In Louisiana, along with much of the United States, there is a shortage of mental health professionals. McNeese State University offers an opportunity for nurse practitioners to earn a doctorate in advanced practice mental health nursing, or Doctor of Nursing Practice (DNP).
This practice-based approach prepares current advanced practice nurses, or nurse practitioners, to care for patients with psychiatric mental health needs. It builds on knowledge and skills gained through a master’s degree and prepares students to deliver high-quality, evidence-informed and patient-centered care.
“In relation to the pandemic and the hurricanes, mental health is becoming an issue in our community and we need more care providers,” explained Dr. Tari Dilks, graduate nursing department head.
Melissa Blair Guilbeau earned a bachelor’s degree in nursing in 2000 and then completed a master’s degree in nursing as a family nurse practitioner in 2005, both at the University of Louisiana Lafayette. In 2013 she received a psychiatric mental health nurse practitioner post-master’s certificate from McNeese.
“I considered seeking a DNP at multiple universities but I chose the program at McNeese because of the clinical psychiatric focus,” Guilbeau said. “The skills learned in this DNP are practical and applicable to the practice of caring for the mentally ill.”
With high demand for this degree across Southwest Louisiana and throughout the state, the DNP is a great way for a nurse practitioner to expand their skills and provide patients with a holistic and well-rounded health care experience, according to Dilks.
“I’m excited to use my DNP! I own and operate two psychiatric outpatient practices and this degree has helped me to offer a fresh perspective in managing the mental health needs of clients in Southwest Louisiana,” said Guilbeau. “I may teach in the future so the opportunities are endless!”
Students learn a nonlinear way of thinking in terms of caring for patients. “There is no one size fits all,” says Dilks. “Mental health advanced practice nursing is not about fixing patients. It’s about helping the patients fix themselves.”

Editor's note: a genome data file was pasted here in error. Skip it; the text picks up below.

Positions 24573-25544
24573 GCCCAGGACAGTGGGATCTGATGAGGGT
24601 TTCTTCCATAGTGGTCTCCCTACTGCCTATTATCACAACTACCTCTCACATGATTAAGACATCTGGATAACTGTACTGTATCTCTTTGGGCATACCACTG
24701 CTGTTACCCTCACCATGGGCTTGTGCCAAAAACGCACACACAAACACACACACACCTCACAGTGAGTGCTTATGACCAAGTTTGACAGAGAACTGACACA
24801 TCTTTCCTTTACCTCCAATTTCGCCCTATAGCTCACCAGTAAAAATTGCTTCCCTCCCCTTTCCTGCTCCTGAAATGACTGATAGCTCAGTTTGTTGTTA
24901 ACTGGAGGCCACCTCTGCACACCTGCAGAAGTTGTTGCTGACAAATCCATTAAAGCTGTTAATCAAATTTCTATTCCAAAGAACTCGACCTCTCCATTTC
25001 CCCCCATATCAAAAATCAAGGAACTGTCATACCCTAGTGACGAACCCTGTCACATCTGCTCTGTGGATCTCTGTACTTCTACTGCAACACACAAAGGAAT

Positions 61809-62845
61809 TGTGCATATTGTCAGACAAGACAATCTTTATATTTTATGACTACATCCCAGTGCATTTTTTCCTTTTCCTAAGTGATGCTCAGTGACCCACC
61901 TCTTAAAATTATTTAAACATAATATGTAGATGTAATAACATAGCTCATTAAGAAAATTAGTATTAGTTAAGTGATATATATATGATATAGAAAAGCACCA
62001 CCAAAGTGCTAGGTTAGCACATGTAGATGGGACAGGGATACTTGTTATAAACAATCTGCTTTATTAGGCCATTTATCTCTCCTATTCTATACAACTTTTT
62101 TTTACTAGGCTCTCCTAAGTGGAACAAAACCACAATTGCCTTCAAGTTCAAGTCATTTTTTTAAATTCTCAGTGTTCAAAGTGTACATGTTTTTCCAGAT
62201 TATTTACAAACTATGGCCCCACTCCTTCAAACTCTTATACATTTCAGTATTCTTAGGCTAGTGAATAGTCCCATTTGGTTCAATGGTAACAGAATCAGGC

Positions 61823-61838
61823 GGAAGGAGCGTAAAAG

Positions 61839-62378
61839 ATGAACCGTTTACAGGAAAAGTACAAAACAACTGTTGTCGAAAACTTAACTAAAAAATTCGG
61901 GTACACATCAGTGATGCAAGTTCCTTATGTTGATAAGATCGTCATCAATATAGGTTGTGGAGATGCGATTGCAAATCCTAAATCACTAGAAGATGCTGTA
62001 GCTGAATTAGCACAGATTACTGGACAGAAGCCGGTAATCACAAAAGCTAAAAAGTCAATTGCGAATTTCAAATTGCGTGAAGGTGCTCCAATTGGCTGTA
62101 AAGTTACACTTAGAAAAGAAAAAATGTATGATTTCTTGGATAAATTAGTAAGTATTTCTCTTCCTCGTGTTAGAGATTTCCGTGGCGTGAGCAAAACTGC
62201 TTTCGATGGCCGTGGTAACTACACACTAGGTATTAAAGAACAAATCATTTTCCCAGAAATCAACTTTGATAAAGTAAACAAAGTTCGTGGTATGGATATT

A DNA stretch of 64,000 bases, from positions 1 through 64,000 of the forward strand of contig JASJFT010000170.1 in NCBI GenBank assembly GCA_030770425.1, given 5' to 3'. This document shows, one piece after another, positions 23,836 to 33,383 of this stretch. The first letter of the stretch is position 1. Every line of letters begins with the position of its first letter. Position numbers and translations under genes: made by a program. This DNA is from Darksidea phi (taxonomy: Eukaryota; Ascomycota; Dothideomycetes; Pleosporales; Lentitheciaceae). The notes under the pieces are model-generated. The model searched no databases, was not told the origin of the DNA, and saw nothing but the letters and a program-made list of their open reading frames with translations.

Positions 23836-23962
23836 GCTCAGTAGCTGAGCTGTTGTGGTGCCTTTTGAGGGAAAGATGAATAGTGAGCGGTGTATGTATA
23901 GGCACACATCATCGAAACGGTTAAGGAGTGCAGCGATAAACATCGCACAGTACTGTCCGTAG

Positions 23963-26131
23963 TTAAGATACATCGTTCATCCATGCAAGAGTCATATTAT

“My thinking has changed dramatically since I began the DNP program. I analyze research and medical information on a different level and focus on the validity of the research associated with guidelines used to treat patients,” said Guilbeau. “I ask better questions and advocate for my clients differently.”
Offered online with minimal campus visits, the three-year continuous DNP program allows students to work full time.
“The professors and staff in the graduate nursing program have been amazing guides in my journey,” said Guilbeau. “These leaders understood that we students are working professionals with families and careers to manage!”
At the end of this course of study, candidates will graduate credentialed to sit for the Psychiatric-Mental Health Nurse Practitioner board certification examination.
“Nurse practitioners should consider McNeese because the DNP program is unique in its clinical focus,” Guilbeau explains. “Due to the mental health disparity and a shortage of providers, this degree is practical and can positively affect outcomes. When nurse practitioners receive a DNP with a clinical psychiatric focus, they can provide mental health support and medication management to patients in struggling communities.”
She says her goal has always been to make a positive impact on mental health clients in Louisiana. “My doctoral project focuses on the mental health care disparity in pediatrics and adolescent clients, so I hope to create awareness and a positive change in that system.”